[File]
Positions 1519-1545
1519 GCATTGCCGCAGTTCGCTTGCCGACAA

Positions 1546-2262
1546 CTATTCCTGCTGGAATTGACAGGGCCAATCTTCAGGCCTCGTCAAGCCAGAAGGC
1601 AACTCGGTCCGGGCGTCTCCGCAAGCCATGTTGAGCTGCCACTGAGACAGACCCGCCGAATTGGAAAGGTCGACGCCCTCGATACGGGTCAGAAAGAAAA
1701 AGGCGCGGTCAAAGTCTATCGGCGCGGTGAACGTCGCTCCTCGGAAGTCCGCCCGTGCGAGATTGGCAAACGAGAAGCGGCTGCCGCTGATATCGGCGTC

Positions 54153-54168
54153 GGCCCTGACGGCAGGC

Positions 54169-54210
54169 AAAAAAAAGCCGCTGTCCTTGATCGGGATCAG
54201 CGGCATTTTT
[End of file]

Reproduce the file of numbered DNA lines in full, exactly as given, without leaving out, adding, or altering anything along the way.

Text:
Positions 1519-1545
1519 GCATTGCCGCAGTTCGCTTGCCGACAA

Positions 1546-2262
1546 CTATTCCTGCTGGAATTGACAGGGCCAATCTTCAGGCCTCGTCAAGCCAGAAGGC
1601 AACTCGGTCCGGGCGTCTCCGCAAGCCATGTTGAGCTGCCACTGAGACAGACCCGCCGAATTGGAAAGGTCGACGCCCTCGATACGGGTCAGAAAGAAAA
1701 AGGCGCGGTCAAAGTCTATCGGCGCGGTGAACGTCGCTCCTCGGAAGTCCGCCCGTGCGAGATTGGCAAACGAGAAGCGGCTGCCGCTGATATCGGCGTC

Positions 54153-54168
54153 GGCCCTGACGGCAGGC

Positions 54169-54210
54169 AAAAAAAAGCCGCTGTCCTTGATCGGGATCAG
54201 CGGCATTTTT